“It is so nice to be in an actual theatre,” announced David Hallberg, the Australian Ballet’s Artistic Director as he stepped on stage to open its Celebration Gala. The event marks the Australian Ballet’s festive return after almost two years of interrupted seasons. Quickly curated after rehearsals for this year’s seasons were disrupted due to the Covid Delta wave, the gala is a program of ten artfully-chosen showstopper pas de deux. “We are rarely afforded the opportunity to take the scenes away and show pure, beautiful dance,” explained Hallberg. All credit to the Australian Ballet for turning a disruption into an opportunity to bring out repertoire jewels: swift to stage, but delivering maximum audience impact.

Chengwu Guo and Yuumi Yamada in La Favorita
© Daniel Boud

The curtain-raiser was La Favorita, a firecracker party-piece in the Spanish showstopper tradition of Don Quixote and Carmen. Originally created for Australian Ballet luminaries David McAllister and Elizabeth Toohey, it has since featured in gala programmes across the company’s history. Chengwu Guo and Yuumi Yamada were the opening night cast, demonstrating cleanness of movement and impressively centred turns. 

Robyn Hendricks and Callum Linnane in Concerto
© Daniel Boud

The exquisitely meditative pas de deux from Kenneth MacMillan’s 1966 Concerto followed. This was my favourite of the evening, danced by Robyn Hendricks and Callum Linnane with a gorgeously refined lyricism. Hendricks and Linnane both have long, expansive lines and searing, introspective intensity, well-suited to each other and to the choreography. One of Concerto’s recurring motifs was famously inspired by MacMillan watching his muse, Lynn Seymour, warming up at the barre. Hendricks poured herself into this motif of long stretches and melting backbends with a liquid suppleness that was moving in its elegance. 

Karen Nanasca and Nathan Brook in Clay
© Daniel Boud

Homegrown choreographer Alice Topp’s 2019 Clay followed, danced with all-consuming commitment by Karen Nanasca and Nathan Brook. I have always thought of Topp as a choreographer gifted with unusually high emotional intelligence. So it was unsurprising that Clay was both engrossing and disturbing in its unflinching depiction of the nuances of human relationships. The entire dance masterfully walks the toxic knife-edge between desire and violence. It was heavy viewing, but beautifully danced. Although the genre was completely different, I couldn't help being reminded of the bedroom pas de deux from Mayerling. I would love to one day see Topp try her hand at a full-length dance-drama of this intensity.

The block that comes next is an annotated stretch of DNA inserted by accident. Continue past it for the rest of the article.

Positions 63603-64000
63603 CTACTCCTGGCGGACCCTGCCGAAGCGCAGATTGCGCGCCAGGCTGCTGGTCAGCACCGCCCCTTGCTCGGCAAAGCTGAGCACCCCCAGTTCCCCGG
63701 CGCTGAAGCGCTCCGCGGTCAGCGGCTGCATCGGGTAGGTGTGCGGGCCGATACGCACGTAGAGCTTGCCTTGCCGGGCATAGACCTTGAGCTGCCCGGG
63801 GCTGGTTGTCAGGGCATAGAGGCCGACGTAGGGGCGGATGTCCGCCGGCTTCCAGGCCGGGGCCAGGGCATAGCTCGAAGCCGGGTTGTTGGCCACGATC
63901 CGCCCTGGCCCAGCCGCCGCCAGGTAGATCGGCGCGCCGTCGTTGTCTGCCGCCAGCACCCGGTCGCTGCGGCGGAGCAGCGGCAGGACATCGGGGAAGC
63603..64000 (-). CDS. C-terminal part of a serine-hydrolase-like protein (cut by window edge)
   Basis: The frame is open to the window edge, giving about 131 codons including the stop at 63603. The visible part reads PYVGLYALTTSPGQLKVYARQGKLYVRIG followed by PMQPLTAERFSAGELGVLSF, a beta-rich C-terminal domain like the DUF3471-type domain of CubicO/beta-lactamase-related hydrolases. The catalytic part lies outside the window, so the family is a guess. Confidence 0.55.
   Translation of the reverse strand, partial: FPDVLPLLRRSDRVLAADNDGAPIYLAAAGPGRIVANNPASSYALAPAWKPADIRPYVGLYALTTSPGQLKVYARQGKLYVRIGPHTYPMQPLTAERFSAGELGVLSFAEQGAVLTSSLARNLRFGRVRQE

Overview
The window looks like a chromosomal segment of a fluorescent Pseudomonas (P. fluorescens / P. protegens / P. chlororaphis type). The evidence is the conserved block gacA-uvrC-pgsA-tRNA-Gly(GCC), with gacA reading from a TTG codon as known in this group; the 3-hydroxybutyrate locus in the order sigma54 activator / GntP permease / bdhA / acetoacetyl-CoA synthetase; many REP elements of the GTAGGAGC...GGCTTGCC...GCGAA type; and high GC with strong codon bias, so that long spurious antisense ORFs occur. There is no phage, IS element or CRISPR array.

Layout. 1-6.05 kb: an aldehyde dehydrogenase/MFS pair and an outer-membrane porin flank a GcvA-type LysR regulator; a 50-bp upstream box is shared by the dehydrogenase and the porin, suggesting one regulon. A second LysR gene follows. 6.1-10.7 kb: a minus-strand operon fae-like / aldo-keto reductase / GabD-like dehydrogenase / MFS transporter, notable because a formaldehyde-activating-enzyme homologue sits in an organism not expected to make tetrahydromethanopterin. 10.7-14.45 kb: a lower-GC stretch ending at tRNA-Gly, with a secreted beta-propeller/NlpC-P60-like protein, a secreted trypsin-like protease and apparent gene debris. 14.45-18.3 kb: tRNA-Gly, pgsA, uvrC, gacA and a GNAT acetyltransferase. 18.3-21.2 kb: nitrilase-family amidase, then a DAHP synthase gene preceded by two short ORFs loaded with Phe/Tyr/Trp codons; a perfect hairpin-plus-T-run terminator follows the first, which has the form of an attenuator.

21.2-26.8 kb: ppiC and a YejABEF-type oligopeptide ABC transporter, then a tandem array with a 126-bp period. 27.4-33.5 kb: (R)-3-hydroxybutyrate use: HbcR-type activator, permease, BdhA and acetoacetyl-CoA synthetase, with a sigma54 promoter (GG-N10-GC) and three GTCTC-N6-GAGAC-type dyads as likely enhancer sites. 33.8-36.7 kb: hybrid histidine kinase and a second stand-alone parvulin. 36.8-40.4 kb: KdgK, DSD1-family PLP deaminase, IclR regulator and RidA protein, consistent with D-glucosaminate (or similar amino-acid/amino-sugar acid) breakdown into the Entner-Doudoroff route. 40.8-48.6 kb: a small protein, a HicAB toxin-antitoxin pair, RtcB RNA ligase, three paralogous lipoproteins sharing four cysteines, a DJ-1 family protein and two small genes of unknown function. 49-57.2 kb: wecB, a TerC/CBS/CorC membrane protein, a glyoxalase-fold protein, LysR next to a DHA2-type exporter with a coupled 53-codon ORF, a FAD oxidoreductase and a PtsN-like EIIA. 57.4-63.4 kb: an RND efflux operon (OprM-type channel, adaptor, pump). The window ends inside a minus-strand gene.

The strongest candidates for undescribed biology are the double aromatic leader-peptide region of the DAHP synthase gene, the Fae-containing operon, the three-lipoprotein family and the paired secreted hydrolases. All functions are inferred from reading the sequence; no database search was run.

Rina Nemoto and Jarryd Madden then danced the White Swan pas de deux from Swan Lake. Nemoto had a suitable melting softness as the hapless swan princess, but overall the piece was compromised by a lack of chemistry between the two leads. Benedicte Bemet and Brett Chynoweth then dazzled in the Black Swan pas de deux. I have mostly seen Bemet cast in pretty soubrette roles, so I was fascinated to see how she’d perform as the sinister Black Swan. Whilst her delicate movement quality remained, Bemet took on the Black Swan’s dark confidence with relish, and she and Chynoweth ate up the pas de deux’s technical fireworks to wild cheers from the audience. 

Benedicte Bemet and Brett Chynoweth in the Black Swan pas de deux from Swan Lake
© Daniel Boud

Hendricks and Linnane then reappeared for the ‘Italy’ pas de deux from Anna Karenina. This dance can only be described as cinematic, in its romantic sweep and dramatic angst, with Hendricks in a flowing white nightdress melting around Linnane’s passion and despair. Both leads were, once again, artistically and technically effortless. The pas de deux from Wayne McGregor’s revolutionary 2006 Chroma followed. It was a short excerpt, seemingly over as soon as it began, but beautifully executed by Imogen Chapman and Cristiano Martino. Sharni Spencer and Christopher Rodgers-Wilson then took on the Valencienne and Camille pas de deux from The Merry Widow. It was interesting to watch Spencer’s Valencienne, who was far more refined, romantic, and less sassy than the character is usually acted, but I enjoyed the dancing nonetheless. 

Rina Nemoto and Nathan Brook in After the Rain
© Daniel Boud

Christopher Wheeldon’s much-hyped After the Rain followed. This work is performed and lauded frequently by companies around the world – often used as a farewell performance for retiring star dancers – but I have always considered it overrated. Audiences never fail to be moved by the genius of the music, Spiegel im Spiegel by Arvo Pärt, one of the world’s greatest living composers. And yet to me Wheeldon’s choreography demonstrates only a superficial understanding of Pärt's music, with the supposedly “deep” emotion of the main couple feeling like a cheap gloss riding on the genuine depth and purity of Part’s score. At any rate, tonight’s performance was beautifully performed by both the musicians and the dancers, Nemoto and Brook.

The Gala culminated with the magical pas de deux from Act 2 of The Nutcracker. Bemet and Guo seemed new to dancing with each other, but shone in their individual roles. Guo’s trademark lightness and bravura in big jumps, and Bemet’s effortless regal loveliness ended the night on a fairytale high.